What makes Professor Edith Miguda so passionate about history and politics? “I grew up in a political home,” she says. “My father was a member of parliament in the opposition party of Kenya, and he was placed in detention as part of a repression of multi-party politics.” As a young girl, Miguda observed political discussions and election campaigns up close. When her father was detained, she saw her mother step in to protect their home life and his political career.
“That must have had some impact on who I am,” says Miguda. “In my family, we are all doing politics in different ways.” Her own career began at the University of Nairobi, where she studied and taught until 1999. She went on to earn a PhD in gender studies and history at Adelaide University in Australia, becoming an expert on women’s political empowerment in the global South. Her sister, Joyce Miguda Majiwa, is running for parliament in Kenya.
In 2006, Miguda arrived to Saint Mary’s as a fellow with the Center for Women’s InterCultural Leadership. Before her fellowship year ended, the history department invited her to join the faculty. She continues her focus on gender and development, international women’s movements, African history, and politics. The timing of her appointment was ideal, since her teaching and research support the College’s recently established minor (and concentration within the major) in women's history.
Miguda also serves as faculty advisor to the Africa Faith and Justice Network, a Saint Mary’s student group. In that role and as an expert with the International Knowledge Network on Women in Politics (iKnow Politics), she links the College to worldwide networks of contacts and resources.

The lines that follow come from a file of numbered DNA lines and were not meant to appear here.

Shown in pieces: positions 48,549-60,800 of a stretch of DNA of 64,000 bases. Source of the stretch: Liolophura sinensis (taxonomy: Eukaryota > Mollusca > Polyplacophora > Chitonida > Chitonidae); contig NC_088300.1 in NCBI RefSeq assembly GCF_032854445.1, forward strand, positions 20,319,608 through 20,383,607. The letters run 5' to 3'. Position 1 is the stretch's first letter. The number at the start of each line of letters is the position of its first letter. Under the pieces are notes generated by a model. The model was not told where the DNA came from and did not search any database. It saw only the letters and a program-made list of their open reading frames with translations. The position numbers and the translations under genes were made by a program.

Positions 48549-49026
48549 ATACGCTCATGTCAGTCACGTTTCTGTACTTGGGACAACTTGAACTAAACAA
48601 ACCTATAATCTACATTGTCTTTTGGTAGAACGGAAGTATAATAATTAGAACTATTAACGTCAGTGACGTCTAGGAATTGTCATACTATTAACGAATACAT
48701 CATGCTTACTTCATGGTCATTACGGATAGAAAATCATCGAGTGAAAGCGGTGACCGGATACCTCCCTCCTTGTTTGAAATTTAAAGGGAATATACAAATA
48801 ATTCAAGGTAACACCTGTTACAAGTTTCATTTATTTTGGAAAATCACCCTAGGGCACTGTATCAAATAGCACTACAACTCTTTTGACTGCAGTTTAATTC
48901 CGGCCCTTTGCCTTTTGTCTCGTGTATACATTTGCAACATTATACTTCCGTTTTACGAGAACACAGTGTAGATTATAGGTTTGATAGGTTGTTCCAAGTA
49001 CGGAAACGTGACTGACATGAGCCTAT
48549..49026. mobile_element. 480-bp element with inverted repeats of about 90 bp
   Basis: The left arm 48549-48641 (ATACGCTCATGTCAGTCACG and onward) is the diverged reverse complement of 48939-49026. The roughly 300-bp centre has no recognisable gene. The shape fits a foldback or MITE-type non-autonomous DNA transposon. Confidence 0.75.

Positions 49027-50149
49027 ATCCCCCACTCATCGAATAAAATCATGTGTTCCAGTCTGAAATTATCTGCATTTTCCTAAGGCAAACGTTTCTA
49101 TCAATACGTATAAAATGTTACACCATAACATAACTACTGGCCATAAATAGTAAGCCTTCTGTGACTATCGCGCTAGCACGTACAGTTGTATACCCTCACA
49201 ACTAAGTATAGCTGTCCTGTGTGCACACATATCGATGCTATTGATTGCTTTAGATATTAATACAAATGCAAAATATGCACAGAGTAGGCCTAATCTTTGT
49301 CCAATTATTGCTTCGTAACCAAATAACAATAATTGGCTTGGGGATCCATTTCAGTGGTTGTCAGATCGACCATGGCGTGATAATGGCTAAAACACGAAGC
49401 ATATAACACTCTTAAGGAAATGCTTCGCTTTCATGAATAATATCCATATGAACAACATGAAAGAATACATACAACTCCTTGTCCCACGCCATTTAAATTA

Reflecting on her contributions, Miguda says, “I tell my students up front that they should expect differences. That, interestingly, becomes part of my teaching. It creates dialogue and engagement with the students in a different layer.” Senior Marie-Ellen Ehounou, who took Miguda’s African history course, appreciates this approach. “Professor Miguda brought a fresh, non-western perspective to the subject. She was friendly and helpful, but she always pushed us to question our assumptions about Africa.”
The ability to play many roles makes Miguda feel she’s landed in the right place. “Saint Mary’s was kind of a destiny for me,” she says. “I’m able to put together so many varied things that I’ve done.”